Sentence Examples


  • The Hebrew name for Orion also means "fool," in reference perhaps to a mythological story of a "foolhardy, heaven-daring rebel who was chained to the sky for his impiety" (Driver).
  • Each discovery in turn was, according to the prevailing custom, announced to the learned world under the veil of an anagram - removed, in the case of the first, by the publication, early in 1656, of the little tract De Saturni luna observatio nova; but retained, as regards the second, until 1659, when in the Systema Saturnium the varying appearances of the so-called "triple planet" were clearly explained as the phases of a ring inclined at an angle of 28° to the ecliptic. Huygens was also in 1656 the first effective observer of the Orion nebula; he delineated the bright region still known by his name, and detected the multiple character of its nuclear star.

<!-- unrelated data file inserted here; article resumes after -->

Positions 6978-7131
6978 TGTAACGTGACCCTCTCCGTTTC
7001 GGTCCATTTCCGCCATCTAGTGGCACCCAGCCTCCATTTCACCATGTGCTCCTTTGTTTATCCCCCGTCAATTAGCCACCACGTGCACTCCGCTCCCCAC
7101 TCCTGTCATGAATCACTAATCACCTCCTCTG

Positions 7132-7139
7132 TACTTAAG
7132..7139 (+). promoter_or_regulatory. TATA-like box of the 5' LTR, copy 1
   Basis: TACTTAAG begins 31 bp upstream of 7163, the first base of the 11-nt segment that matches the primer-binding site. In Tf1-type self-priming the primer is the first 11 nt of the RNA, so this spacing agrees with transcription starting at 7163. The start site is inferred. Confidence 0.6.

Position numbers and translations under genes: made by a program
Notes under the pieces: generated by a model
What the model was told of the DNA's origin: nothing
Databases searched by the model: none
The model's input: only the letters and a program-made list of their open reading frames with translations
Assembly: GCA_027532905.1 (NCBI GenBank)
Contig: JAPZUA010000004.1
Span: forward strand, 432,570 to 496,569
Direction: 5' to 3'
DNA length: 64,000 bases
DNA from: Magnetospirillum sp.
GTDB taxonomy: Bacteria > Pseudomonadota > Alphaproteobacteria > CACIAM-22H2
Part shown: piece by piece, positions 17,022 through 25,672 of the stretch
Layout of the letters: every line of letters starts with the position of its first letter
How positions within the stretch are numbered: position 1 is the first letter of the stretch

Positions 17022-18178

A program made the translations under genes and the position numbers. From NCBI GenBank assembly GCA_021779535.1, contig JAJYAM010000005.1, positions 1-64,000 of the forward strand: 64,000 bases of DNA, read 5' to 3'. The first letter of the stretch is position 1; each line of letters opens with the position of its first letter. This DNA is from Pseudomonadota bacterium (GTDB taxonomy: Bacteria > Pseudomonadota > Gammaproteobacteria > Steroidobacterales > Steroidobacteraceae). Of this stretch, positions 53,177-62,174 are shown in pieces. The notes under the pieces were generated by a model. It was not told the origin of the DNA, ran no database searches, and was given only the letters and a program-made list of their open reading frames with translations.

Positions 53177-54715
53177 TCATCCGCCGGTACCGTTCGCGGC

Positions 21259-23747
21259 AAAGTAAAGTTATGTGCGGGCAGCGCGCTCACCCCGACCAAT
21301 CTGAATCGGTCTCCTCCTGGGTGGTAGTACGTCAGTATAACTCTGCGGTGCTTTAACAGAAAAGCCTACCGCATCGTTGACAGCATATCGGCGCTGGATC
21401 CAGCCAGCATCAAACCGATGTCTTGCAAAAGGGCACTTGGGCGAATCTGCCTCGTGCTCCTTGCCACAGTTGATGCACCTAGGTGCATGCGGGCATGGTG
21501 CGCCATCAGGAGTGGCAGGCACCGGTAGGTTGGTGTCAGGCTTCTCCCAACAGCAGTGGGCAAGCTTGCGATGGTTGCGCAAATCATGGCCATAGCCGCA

• The former are often called " Orion " stars, as all the brighter stars in that constellation with the exception of Betelgeux belong to the helium type.
  • Aglaosthenes or Agaosthenes, an early writer, knew Ursa minor as Kvv600vpa, Cynosura, and recorded the translation of Aquila; Epimenides the Cretan (c. 600 B.C.) recorded the translation of Capricornus and the star Capella; Pherecydes of Athens (c. 500-450 B.C.) recorded the legend of Orion, and stated the astronomical fact that when Orion sets Scorpio rises; Aeschylus (525-456 B.C.) and Hellanicus of Mytilene (c. 496-411 B.C.) narrate the legend of the seven Pleiades - the daughters of Atlas; and the latter states that the Hyades are named either from their orientation, which resembles v (upsilon), " or because at their rising or setting Zeus rains "; and Hecataeus of Miletus (c. 470 B.C.) treated the legend of the Hydra.
  • See Ktientzle, Ober die Sternsagen der Griechen (1897), and his article in Roscher's Lexikon; he shows that in the oldest legend Orion the constellation and Orion the hero are quite distinct, without deciding which was the earlier conception.